Yes, energy prices have proven not to be an impetus for progressive measures to protect the environment and I don't know if they ever will be. In Minneapolis we experienced a short exercise in inverted block pricing for natural gas to incentivize energy conservation. It was quickly dropped and the reason given was that it unintentionally disadvantaged lower income people who lived in some of the least energy efficient housing stock.

    The two concepts that seem strongest in terms of keeping our attention on the continuing environmental degradation due to our modern societies consumptive practices are climatic change and global warming. As Martin pointed out the predictions for CO2 levels to date have been substantiated so it is probably more productive to leverage CO2 level increases than energy price increases as an impetus to improve building practices.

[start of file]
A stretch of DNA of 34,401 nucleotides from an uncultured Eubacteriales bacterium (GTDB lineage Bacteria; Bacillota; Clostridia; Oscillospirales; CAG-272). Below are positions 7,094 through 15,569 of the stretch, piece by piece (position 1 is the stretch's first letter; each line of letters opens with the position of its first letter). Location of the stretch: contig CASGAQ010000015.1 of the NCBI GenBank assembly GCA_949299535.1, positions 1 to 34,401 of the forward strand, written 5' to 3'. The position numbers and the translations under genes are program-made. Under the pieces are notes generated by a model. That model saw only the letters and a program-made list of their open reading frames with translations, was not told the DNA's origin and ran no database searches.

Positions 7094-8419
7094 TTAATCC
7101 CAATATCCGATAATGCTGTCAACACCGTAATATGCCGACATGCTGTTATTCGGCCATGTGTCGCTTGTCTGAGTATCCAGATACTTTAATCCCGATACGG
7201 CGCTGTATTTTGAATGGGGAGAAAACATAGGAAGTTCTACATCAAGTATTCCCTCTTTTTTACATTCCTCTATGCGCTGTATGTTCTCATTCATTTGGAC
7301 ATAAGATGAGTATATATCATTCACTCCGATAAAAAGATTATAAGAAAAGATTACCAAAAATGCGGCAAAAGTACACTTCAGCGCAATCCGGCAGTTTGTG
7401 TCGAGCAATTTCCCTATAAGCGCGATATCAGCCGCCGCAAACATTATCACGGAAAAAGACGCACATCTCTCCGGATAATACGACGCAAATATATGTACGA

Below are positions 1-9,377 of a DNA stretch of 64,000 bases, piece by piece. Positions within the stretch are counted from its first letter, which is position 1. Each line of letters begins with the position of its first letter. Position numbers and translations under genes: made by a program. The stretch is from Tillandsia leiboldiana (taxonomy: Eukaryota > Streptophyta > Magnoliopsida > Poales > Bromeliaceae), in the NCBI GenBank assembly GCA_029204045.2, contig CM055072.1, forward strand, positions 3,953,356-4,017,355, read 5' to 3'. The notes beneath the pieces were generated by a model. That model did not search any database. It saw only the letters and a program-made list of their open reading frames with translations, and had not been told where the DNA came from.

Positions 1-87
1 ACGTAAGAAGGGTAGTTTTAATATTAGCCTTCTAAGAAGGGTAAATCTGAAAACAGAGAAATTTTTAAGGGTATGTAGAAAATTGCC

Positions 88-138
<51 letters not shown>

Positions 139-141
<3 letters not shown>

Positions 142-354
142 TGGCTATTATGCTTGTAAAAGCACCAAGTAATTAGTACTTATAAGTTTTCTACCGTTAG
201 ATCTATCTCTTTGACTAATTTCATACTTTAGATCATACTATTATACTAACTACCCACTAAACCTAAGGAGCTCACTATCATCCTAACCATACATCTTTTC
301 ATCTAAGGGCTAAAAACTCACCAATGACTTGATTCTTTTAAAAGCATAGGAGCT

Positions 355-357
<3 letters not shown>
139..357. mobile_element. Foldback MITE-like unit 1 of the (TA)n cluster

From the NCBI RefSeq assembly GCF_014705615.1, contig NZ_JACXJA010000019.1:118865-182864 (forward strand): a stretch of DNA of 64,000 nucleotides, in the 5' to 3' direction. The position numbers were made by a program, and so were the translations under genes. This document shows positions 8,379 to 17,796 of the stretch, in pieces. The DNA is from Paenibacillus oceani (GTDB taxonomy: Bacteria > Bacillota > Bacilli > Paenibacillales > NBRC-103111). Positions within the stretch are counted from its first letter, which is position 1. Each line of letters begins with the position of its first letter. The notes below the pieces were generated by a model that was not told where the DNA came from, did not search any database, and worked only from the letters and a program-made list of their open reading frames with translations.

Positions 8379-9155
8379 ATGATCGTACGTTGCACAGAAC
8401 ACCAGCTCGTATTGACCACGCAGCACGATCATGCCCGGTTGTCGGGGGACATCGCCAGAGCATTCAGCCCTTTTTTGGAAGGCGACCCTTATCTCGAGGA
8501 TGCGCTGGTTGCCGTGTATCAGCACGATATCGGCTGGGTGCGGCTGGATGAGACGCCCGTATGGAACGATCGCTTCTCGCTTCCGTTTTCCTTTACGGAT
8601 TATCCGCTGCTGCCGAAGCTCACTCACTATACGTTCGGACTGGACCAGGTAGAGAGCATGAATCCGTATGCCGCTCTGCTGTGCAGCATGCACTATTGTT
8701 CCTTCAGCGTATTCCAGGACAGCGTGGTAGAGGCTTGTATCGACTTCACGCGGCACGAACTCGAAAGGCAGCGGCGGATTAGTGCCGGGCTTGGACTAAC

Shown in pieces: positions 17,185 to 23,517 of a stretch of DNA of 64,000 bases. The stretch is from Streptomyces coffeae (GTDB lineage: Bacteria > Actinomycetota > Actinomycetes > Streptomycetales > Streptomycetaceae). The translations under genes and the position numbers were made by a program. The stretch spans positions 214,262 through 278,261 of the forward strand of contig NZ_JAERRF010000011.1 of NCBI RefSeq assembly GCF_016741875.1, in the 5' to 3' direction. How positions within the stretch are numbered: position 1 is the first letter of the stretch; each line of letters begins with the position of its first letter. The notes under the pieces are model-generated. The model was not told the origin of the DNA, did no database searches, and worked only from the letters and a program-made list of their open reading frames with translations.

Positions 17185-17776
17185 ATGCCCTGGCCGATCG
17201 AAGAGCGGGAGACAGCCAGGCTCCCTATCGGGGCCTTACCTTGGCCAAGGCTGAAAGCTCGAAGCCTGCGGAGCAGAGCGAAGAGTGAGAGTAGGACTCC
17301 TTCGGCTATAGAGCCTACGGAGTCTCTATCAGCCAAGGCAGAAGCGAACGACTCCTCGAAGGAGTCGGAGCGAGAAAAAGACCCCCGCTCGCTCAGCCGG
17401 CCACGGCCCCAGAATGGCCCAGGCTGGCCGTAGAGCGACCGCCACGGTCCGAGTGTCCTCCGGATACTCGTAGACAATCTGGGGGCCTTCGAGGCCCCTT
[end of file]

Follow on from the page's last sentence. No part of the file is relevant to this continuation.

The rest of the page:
I like the World Resource Institute's (WRI) use of the concept 'ecosystem services'. This concept makes possible a growing body of scientific knowledge concerning the definition and tracking of critical ecosystems that provide physical and chemical processes that support the well being of biotic systems as we know them today. Over time (if the research is funded) the degradation of these ecosystems can be measured as well as the consequences of the degradation.

    So maybe we should try to find an alternative to a reliance on predictions about increasing energy prices. Instead let's figure out how produce consensus and assign value to 'ecosystem services' or the carbon tax.

  4. GBA Editor
    Allison A. Bailes III, PhD | | #4

    Nice idea!
    Good review of past predictions, Martin, and I'm glad to see you mentioned Hubbert's US oil production prediction. That was pretty amazing. Heinlein also was amazing on the telephony front but not so good with housing, it turns out.